NSPCC advocates child abuse reporting failures as a criminal offence

The NSPCC’s chief executive Peter Wanless is leading a review of how the Home Office has allegedly handled the historical allegations of child abuse by non-reporting and not acting on the allegations. 

The leading child rights protection organisation NSPC Campaigns towards prevention of child abuse.

His primary concern was for stricter laws that allow reporting of child abuse cases and instances to become mandatory.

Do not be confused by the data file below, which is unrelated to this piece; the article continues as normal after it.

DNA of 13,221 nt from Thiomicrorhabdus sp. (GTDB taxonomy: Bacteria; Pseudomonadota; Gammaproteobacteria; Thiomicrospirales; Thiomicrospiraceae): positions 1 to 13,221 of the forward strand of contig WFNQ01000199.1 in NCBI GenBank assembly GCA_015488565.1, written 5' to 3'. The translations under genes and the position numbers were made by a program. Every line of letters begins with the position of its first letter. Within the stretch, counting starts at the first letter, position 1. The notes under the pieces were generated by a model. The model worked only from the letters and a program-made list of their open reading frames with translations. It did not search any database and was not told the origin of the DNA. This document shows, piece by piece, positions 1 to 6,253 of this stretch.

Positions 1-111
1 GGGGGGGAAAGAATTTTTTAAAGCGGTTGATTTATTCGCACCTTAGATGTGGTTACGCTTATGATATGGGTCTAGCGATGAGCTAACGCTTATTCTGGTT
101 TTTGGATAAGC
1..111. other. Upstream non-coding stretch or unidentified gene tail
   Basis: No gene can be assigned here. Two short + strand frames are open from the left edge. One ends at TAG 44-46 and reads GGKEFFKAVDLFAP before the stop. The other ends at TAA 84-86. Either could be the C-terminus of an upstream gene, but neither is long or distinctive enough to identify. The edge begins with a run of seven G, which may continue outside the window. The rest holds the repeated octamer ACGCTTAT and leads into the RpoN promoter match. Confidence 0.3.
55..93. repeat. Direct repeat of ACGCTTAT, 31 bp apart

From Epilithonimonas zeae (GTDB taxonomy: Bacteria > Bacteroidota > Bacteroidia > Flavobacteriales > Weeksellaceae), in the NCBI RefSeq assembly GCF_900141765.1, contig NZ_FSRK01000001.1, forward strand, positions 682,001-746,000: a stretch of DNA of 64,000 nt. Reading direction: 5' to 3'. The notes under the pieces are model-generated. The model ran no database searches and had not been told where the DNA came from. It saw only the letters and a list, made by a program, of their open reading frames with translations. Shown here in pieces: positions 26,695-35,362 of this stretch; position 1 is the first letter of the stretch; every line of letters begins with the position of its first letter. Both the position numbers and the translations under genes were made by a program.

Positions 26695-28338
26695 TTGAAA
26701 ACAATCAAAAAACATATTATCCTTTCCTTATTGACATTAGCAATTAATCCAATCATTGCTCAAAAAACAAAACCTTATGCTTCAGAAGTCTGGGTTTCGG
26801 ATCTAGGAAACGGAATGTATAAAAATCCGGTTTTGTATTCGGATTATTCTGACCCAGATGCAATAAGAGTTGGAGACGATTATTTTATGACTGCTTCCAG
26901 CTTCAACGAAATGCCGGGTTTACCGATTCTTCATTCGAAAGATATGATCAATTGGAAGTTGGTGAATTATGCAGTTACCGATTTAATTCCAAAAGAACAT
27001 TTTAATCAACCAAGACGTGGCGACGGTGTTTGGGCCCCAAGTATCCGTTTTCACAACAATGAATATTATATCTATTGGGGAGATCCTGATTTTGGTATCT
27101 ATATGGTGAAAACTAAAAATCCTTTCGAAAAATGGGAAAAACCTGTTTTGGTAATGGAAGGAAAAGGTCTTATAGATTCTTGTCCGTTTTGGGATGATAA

Failure to do so should result in severe actions against the responsible authorities for child protection as well as being a criminal offence.

“What we’ve got to do is find a way that people protect children first and ensure their reputation is not the primary concern”, he explained.

Since there are no specific mandatory rules in UK about reporting of child abuse yet, there will, no doubt, be considerable debate as to whether a mandatory requirement for reporting will address the issue of institutional ‘cover-ups’, it is notable that the NSPCC had previously opposed all forms of mandatory reporting.

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